What Are Vegan Shoes Made From

vegan shoes made ofThere are a range of materials currently being used to make vegan shoes, some of which provide very good quality and long wearing shoes, others which focus on the organic nature of the materials but may be a bit less durable, and still others that manage a good combination of both of these attributes.
Perhaps first we can have a look at what materials should be avoided. It goes without saying that animal products such as leather are not going to appear here (even without considering the disturbing environmental impact of the tanning process and glues used for example). But what about the leather substitute materials that have been used in cheaper shoes for many decades?
Vinyl comes to mind. This is derived from petrochemicals and probably raises as many issues as it solves, particularly if you are interested in vegan shoes for environmental reasons (raising animals on the scale we do these days is pretty disastrous for the environment’). The same thing applies to most rubber compounds.
Good products to look out for from a vegan/environmental point of view include natural products like cotton (although that does use a lot of water to grow), cork, hemp (no, this can’t be further recycled once the shoes wear out), canvas and even bamboo. There are also very good water based glues available, so look out for those in your shoes. A combination of these products can produce great shoes.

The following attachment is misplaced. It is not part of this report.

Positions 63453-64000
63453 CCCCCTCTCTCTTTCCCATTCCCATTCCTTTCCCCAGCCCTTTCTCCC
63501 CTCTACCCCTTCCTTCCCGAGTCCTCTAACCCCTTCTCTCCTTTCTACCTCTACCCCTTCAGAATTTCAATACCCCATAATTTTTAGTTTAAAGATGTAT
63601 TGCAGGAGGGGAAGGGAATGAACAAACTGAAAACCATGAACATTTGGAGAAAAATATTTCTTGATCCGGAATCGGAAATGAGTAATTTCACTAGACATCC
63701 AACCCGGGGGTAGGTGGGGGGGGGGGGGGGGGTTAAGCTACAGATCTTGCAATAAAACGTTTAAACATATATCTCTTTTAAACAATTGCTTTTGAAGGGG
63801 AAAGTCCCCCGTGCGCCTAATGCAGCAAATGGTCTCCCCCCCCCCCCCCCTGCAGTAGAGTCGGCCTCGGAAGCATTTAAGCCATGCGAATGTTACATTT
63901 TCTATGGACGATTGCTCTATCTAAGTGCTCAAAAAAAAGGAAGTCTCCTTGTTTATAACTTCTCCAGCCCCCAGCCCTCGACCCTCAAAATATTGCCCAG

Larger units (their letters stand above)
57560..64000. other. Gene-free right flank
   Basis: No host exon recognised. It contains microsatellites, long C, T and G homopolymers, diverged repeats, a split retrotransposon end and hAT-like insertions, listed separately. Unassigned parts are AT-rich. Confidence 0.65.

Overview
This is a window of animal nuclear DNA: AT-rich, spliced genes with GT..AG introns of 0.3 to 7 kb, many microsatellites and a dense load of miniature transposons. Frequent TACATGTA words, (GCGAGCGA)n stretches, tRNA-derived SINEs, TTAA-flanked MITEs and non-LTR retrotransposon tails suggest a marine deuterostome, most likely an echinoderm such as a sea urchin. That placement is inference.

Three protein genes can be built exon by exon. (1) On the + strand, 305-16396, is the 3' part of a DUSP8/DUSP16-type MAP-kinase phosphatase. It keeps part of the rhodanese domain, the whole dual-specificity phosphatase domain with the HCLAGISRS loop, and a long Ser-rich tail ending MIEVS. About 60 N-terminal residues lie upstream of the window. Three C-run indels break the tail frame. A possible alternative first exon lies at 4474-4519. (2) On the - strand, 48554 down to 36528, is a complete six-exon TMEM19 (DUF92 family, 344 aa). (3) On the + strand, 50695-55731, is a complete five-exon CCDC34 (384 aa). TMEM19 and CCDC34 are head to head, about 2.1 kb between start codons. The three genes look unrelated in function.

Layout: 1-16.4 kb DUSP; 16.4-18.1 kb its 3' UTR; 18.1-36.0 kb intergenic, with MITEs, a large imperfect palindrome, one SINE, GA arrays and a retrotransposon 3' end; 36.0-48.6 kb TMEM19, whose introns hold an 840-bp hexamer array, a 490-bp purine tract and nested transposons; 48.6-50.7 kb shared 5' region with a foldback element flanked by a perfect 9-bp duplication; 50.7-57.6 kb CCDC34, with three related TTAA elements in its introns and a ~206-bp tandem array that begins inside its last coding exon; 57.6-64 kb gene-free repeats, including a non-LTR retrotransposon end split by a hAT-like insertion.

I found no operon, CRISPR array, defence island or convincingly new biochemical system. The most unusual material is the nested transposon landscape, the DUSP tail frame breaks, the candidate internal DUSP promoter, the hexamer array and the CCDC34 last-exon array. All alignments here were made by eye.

Man made materials that are not as awful as vinyl include various microfibers such as polyamide and polyurethane. Some vegan shoe manufacturers have gone one step further and recycled materials for their shoes. This brings recycling of rubber into the equation. The inner tubes of tyres are a popular material. There is even a producer that recycles polyester from discarded tv’s.
Recycling also means the shoes don’t end up in landfill, with their chemical components slowly leaching into the soil. (Consider giving your shoes to op shops rather than putting them in the bin).
Using a combination of microfibers, recycled materials and natural materials means there is a wide range of products suitable for making vegan shoes with and then it all comes down to the design and the way the materials are put together.
The other thing to watch out for is fair-trade. If the shoes are made in fair-trade factories then the workers should be getting a fair deal from the manufacturer. If they are made in invisible sweat shops somewhere in Asia then perhaps you need to reconsider the purchase. After all, cruelty or unfair working conditions for humans is still cruelty to animals.
So, even if you don’t want to become a vegan from a food point of view, you can still do a lot for the environment and for animals by changing over to vegan shoes. Go on, you know you want to!

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